The flag of Angola is unique in its design and has a simplistic, yet aesthetically pleasing symmetry to it.
The current flag of Angola has been in use since the Republic of Angola’s independence in 1975 from Portugal. After more than a decade of anti-colonial struggle during the Angolan War of Independence, the country adopted a flag based on the ruling party’s flag.
The flag is divided into two equally divided red and black stripes just as in the ruling party MPLA flag. The main difference is that the MPLA’s yellow star is replaced with a smaller star, half a gear, and a machete. This design is supposed to echo the Soviet flag’s influence as the MPLA had to pay homage to the Soviets for their support.
The vexillology of the flag tells the story of national liberation. Black stands for Africa. Red stands for the blood that was shed for independence. Yellow stands for prosperity. Now we can see how the symbols in the center model the Soviet pattern: the gear for the industrial workers, and machete for the agrarian peasantry. The yellow star on top does not stand for the party though, it stands for international solidarity. We can see this pattern through history as many countries modeled their flags off of Soviet symbols and themes; all of these paying homage to the industrial proletariat as well as the peasantry.
As we can see below, the flag of the National Liberation Front of South Vietnam–known as the Viet Cong– has a similar design. It’s up to debate whether the Viet Cong design influenced the MPLA’s flag.
History of the Flag of Angola
The Popular Movement for the Liberation of Angola—Movimento Popular de Libertação de Angola— (MPLA), became the ruling party and established a Marxist-Leninist one-party state after victory. Remember, this all happened at the height of the Cold War, so you had the typical proxy war drama occurring here, as you did everywhere. The Soviet Union and Cuba supported the MPLA, while the United States and South Africa both supported the National Union for the Total Independence of Angola (UNITA) União Nacional para a Independência Total de Angola. The US also supported the MPLA’s other rival, the National Liberation Front of Angola, or, Frente Nacional de Libertação de Angola. These movements have quite long names don’t they? One more interesting note, the People’s Republic of China temporarily supported the UNITA, until the US eventually replaced their aid. I guess the PRC was still feeling a bit salty after the Sino-Soviet split in 1956. These factions also fought each other once the Portuguese were gone in the ongoing civil war that ended in 2002.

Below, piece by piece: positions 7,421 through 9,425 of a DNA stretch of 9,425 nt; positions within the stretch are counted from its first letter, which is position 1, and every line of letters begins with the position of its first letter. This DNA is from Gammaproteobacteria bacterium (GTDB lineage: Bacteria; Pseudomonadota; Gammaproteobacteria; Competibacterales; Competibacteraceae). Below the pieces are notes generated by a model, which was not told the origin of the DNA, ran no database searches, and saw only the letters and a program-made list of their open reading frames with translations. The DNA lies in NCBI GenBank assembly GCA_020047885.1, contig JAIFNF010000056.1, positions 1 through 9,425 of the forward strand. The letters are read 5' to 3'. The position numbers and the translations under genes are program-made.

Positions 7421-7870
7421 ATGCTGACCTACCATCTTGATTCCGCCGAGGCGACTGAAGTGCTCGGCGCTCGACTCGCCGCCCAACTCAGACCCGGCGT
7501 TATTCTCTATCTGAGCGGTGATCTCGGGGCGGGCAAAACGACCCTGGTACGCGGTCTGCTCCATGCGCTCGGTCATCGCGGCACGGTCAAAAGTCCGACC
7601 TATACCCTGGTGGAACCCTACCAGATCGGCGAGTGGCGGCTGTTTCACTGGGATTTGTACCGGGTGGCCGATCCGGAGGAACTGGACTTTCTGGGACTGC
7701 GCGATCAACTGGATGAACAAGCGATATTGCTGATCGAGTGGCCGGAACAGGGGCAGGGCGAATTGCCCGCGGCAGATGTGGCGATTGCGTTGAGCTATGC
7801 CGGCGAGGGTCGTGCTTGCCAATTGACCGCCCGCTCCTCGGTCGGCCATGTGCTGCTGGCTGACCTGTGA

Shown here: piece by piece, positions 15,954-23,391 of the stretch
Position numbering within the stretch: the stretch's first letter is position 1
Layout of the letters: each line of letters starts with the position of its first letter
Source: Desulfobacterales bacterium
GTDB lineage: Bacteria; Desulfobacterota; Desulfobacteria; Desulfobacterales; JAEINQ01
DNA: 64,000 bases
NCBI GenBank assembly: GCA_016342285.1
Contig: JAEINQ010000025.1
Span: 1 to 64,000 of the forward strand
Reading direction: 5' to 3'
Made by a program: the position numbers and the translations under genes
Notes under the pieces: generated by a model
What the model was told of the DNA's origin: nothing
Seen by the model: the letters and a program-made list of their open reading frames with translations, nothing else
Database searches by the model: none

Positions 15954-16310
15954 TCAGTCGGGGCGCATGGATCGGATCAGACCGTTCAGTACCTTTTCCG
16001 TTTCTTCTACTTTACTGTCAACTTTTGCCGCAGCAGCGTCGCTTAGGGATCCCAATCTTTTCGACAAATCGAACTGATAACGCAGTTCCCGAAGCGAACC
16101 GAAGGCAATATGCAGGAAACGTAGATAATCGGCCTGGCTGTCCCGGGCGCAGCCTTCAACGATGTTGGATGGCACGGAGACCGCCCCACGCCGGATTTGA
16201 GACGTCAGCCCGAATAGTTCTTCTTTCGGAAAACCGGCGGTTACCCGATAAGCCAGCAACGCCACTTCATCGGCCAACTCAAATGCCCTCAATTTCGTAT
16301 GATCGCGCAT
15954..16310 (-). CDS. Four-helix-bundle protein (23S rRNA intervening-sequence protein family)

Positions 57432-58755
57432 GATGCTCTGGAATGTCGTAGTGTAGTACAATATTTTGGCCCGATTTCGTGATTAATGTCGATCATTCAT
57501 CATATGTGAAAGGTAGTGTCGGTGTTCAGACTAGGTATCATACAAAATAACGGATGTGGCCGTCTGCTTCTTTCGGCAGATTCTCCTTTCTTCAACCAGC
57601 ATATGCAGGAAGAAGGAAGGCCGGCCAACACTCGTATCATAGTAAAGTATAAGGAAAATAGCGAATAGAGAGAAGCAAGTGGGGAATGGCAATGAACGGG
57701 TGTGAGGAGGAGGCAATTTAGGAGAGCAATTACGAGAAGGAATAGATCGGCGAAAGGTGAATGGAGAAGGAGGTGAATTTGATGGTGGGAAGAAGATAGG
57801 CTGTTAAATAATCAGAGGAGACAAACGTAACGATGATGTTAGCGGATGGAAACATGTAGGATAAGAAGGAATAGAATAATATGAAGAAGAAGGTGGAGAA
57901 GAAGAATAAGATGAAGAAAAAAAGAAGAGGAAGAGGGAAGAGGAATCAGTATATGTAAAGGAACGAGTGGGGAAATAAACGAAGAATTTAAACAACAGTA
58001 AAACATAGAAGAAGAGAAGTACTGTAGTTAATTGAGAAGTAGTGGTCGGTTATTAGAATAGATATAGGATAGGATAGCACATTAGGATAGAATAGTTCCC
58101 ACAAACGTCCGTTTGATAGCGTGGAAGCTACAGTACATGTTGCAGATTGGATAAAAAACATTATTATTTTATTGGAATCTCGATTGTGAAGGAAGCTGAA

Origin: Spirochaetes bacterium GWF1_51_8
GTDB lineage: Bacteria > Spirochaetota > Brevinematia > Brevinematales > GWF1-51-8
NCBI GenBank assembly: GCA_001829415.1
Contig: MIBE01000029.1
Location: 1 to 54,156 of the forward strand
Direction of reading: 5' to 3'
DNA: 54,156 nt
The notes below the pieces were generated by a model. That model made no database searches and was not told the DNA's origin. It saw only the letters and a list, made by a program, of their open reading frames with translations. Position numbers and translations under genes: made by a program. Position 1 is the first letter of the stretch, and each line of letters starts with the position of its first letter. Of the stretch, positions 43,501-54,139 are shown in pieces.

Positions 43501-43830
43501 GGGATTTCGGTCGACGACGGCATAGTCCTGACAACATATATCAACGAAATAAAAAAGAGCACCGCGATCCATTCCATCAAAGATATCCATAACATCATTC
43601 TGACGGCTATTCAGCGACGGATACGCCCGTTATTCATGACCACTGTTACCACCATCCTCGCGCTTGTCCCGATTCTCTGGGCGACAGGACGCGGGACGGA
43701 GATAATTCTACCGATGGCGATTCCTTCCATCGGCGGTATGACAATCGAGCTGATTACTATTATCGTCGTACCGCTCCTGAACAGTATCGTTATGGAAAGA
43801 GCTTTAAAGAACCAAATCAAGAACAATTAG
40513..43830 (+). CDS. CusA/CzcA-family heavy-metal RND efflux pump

After the fall of the Soviet Union, the MPLA moved itself ideologically away from Marxism-Leninism and more towards social democracy and center-left politics. It still retains the traditional MPLA imagery, as it is still the dominant party in Angola’s legislature.
There have been several proposals to have a new flag which is void of any ideological symbolism. One of the proposals consists of the black, green, and red pan-African colors. This design was rejected for not being creative enough. The intent was to create a flag that represents the unique struggle and story of the Angolan people’s independence and the following civil war.
Next, we have a design that consists of blue, white, and red stripes. They stand for freedom, peace, and solidarity respectively. A sun is present in the center as shown in the picture. This flag was not adapted due to internal politics about mentioning flag symbolism in a new constitution. As we all know, politics makes things sticky no matter what country you’re in. That’s why the flag of Angola remains the same. Well there you have it! I hope to one day visit the country so I can fly an Angolan flag as part of my personal collection. I hope you can too.
By the way, the best way to visit the country is part of our Angola Carnival Tour here.
Here’s a link to the MPLA website itself!